GOTY 2016

List items

  • The Cubs are World Series champions, Donald Trump is the next president, and a farming simulator is my favorite game of the year. Indeed, as seen with Frog Fractions 2 finally getting discovered just a week ago, video games were not left unaffected by 2016’s spacetime-bending. Entirely developed by one individual, Stardew Valley had to have been my most highly concentrated—and most potentially life-ruining—time sink since World of Warcraft. However, whereas WoW at some point just felt like busywork for the sake of listening to podcasts and keeping my mind off personal relationships and my overall life both collapsing around me while at the same time exacerbating that process, Stardew Valley at least made me feel like I was working toward a goal in the meantime. That goal for me being becoming the ultimate wealthy NEET farmer of Pelican Town. This game will consume you if you let your guard down for a second and even now I’m still itching for more. What a season it’s been.

  • On the opposite end of the spectrum of story vs. gameplay as Zero Time Dilemma, Dark Souls III somehow accomplished being a better conclusion to a trilogy despite the story having always taken a backseat to gameplay. Great level design, challenging and rewarding gameplay, etc. Anything that can be said about Souls has already been said. I’m sure this isn’t the last game with this style of gameplay that From Software will release (Bloodborne 2???) but I’m glad that they chose to end the series on a high note and move on as opposed to milking the brand.

  • With this, video games (first-person shooters, at least) have reached their logical conclusion. Pack it up. Doom is how video games were always meant to be—hyperviolent, high-speed, satanic, and metal. I have no doubt that this is what would have been released in 1993 had the technology been available. My only regret is that the outcry surrounding the original Doom and other games of that period is never anywhere to be found today; it really added to the whole experience.

  • The original Steins;Gate was near perfect on its own, so I never felt that a sequel was necessary (apparently the anime movie isn’t canon?). Steins;Gate 0 is certainly not necessary, but I’m glad it exists. While 0 isn’t a true sequel, it serves as a great supplement to the original story by showing what happens in the worldlines where Okabe has given up on reaching Steins Gate as well as providing background in those worldlines for certain circumstances toward the true end of the original game that ultimately convinced him to do otherwise. It may not hit nearly as hard as its predecessor but it does have its moments and, in any case, some of the best parts of Steins;Gate were the characters and the chemistry between them so it’s nice to revisit that cast and even meet some new standout characters.

  • It’s the Pokémon game you didn’t play this year! Maybe it’s because I had barely followed any pre-release coverage of Sun and Moon but Gen VII of Pokémon far surpassed my expectations. I praised X and Y three years ago for changing up the familiar Pokémon blueprint but Sun and Moon, despite being on the same console as X and Y, practically manages to change it up even more. Maybe I’ll always just be a sucker for Pokémon but the little things like changing gyms to trials, making the “badges” into usable items, streamlining HM abilities, and eliminating grid-based movement breathed some more life into a series that shows no signs of stopping.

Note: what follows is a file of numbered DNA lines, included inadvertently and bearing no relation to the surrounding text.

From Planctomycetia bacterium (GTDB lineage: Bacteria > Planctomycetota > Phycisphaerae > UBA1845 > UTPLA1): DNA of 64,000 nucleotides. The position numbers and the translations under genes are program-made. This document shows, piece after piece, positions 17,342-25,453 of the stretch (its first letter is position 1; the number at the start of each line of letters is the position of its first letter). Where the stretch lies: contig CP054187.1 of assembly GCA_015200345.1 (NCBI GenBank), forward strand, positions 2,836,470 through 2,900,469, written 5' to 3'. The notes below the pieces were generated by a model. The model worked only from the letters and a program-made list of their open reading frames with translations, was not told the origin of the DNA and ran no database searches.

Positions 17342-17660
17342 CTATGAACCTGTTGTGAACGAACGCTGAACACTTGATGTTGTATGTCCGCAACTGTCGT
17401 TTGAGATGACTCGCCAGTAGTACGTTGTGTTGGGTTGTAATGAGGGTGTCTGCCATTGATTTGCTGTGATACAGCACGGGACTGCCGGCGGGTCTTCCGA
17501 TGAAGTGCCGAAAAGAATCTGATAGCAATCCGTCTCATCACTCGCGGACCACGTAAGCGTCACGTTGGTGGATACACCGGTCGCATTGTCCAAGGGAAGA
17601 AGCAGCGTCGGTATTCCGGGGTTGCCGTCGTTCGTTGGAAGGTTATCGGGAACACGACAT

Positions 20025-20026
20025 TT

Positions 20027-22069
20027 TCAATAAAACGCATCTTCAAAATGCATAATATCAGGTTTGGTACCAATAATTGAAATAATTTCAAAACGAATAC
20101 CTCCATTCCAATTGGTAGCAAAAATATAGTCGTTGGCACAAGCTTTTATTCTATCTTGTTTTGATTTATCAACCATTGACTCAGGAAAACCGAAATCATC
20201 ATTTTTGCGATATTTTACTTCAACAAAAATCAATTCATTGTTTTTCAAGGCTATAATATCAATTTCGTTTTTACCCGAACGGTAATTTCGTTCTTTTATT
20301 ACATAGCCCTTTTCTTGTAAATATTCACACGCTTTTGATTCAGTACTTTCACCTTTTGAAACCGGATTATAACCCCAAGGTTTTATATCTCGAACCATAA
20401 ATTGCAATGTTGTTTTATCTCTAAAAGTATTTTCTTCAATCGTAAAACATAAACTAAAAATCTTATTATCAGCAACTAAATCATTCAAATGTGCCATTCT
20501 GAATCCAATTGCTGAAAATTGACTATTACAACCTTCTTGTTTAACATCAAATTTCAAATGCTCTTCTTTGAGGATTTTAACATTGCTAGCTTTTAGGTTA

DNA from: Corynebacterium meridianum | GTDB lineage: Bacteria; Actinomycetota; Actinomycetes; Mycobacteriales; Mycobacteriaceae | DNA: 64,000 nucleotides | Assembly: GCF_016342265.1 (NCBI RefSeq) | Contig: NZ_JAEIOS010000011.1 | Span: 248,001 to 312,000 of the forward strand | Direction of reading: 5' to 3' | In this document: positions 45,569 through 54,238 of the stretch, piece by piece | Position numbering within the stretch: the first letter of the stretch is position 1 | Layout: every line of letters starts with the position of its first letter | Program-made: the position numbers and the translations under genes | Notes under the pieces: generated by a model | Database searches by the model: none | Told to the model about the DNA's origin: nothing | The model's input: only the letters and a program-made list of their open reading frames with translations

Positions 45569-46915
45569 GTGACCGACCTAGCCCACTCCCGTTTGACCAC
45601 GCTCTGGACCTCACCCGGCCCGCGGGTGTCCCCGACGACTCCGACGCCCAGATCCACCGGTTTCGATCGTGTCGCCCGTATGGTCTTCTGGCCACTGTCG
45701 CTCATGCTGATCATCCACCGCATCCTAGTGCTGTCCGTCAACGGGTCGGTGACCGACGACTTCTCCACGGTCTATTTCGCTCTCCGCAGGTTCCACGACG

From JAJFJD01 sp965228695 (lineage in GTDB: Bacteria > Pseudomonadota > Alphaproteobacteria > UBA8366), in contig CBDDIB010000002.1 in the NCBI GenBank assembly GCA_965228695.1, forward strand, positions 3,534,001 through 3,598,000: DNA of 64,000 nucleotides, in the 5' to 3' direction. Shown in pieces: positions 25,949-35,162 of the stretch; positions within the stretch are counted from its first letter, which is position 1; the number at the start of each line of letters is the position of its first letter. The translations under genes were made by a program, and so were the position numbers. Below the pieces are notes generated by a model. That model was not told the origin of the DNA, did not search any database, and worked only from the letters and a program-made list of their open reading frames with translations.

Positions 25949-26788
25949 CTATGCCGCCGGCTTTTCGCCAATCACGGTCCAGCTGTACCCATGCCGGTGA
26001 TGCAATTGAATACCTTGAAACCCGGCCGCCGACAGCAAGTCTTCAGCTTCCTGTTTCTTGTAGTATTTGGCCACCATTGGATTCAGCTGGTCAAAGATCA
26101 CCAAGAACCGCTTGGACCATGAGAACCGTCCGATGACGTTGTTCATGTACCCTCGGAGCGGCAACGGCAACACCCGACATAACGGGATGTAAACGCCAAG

• Since AM2R isn't in GB's database.

    Leave it to Nintendo to honor Metroid’s 30th anniversary by releasing a middling-at-best spin-off and hitting a decade-in-the-making fan remake with a DMCA the moment it is released. I haven’t played the original Metroid II so I’m unable to judge AM2R by how well it actually remade it but on its own it is a fantastic entry to the series and it felt good to play a “new” side-scrolling Metroid.

  • I fell in love with Superhot when I first saw it in 2014 and immediately backed the Kickstarter. While I was a bit surprised by the short length of the final product, I thoroughly enjoyed every second of it. An actually somewhat intriguing story was a welcome surprise as I wouldn’t have minded just shooting polygonal red men in different minimalist white environments. The end result of every level where your methodical campaign against those polygonal men is played back in full speed will never not be satisfying.

  • Being excited for a game (or anything) often just leads to varying degrees of disappointment. So, as was the case for me with Undertale last year, it’s always nice to forget about a game immediately after its announcement until the day it’s out. Despite all of its flaws and jank, going into Let It Die with no expectations whatsoever allowed it to really impress me. I find myself forgetting that this is even a free-to-play game as those elements haven’t been intrusive at all so far. Let It Die’s overall aesthetic and own brand of Japanese quirkiness are worthy of acknowledging, too.

  • $30 to remind myself why I’ve always been so bad at playing musical instruments. This was my first Rhythm Heaven game. More like Rhythm Hell.

  • I won’t lie, Zero Time Dilemma was underwhelming both as a finale and as a game compared to 999 and Virtue’s Last Reward. I guess I shouldn’t have expected a game that takes place chronologically second to wrap up the trilogy and blow me away. Regardless, the fact that this game even managed to get made is a sort of minor miracle and I’m grateful to finally see closure to this series. (Also, I didn’t have a #10 game I felt any more confident about putting on here and didn’t want to just make a Top Nine list.)